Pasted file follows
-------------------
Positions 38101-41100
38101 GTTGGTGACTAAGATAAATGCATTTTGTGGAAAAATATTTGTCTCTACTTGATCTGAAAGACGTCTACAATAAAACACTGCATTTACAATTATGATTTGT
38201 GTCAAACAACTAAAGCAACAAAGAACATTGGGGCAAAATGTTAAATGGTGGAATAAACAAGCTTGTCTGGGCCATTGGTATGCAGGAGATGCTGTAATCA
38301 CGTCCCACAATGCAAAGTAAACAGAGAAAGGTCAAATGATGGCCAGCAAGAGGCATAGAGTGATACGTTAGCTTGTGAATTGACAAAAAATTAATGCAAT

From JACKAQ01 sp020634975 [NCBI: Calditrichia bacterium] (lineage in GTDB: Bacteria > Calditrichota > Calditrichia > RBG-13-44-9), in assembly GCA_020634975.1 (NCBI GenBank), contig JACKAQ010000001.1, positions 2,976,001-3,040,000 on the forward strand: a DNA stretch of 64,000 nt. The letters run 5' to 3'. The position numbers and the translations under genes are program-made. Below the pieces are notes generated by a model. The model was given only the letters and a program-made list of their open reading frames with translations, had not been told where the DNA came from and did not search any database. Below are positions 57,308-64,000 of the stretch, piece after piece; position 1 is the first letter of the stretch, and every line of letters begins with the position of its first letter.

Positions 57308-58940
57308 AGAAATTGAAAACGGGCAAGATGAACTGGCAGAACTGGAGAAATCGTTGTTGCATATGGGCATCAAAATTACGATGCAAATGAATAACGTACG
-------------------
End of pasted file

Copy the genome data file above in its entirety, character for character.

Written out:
Positions 38101-41100
38101 GTTGGTGACTAAGATAAATGCATTTTGTGGAAAAATATTTGTCTCTACTTGATCTGAAAGACGTCTACAATAAAACACTGCATTTACAATTATGATTTGT
38201 GTCAAACAACTAAAGCAACAAAGAACATTGGGGCAAAATGTTAAATGGTGGAATAAACAAGCTTGTCTGGGCCATTGGTATGCAGGAGATGCTGTAATCA
38301 CGTCCCACAATGCAAAGTAAACAGAGAAAGGTCAAATGATGGCCAGCAAGAGGCATAGAGTGATACGTTAGCTTGTGAATTGACAAAAAATTAATGCAAT

From JACKAQ01 sp020634975 [NCBI: Calditrichia bacterium] (lineage in GTDB: Bacteria > Calditrichota > Calditrichia > RBG-13-44-9), in assembly GCA_020634975.1 (NCBI GenBank), contig JACKAQ010000001.1, positions 2,976,001-3,040,000 on the forward strand: a DNA stretch of 64,000 nt. The letters run 5' to 3'. The position numbers and the translations under genes are program-made. Below the pieces are notes generated by a model. The model was given only the letters and a program-made list of their open reading frames with translations, had not been told where the DNA came from and did not search any database. Below are positions 57,308-64,000 of the stretch, piece after piece; position 1 is the first letter of the stretch, and every line of letters begins with the position of its first letter.

Positions 57308-58940
57308 AGAAATTGAAAACGGGCAAGATGAACTGGCAGAACTGGAGAAATCGTTGTTGCATATGGGCATCAAAATTACGATGCAAATGAATAACGTACG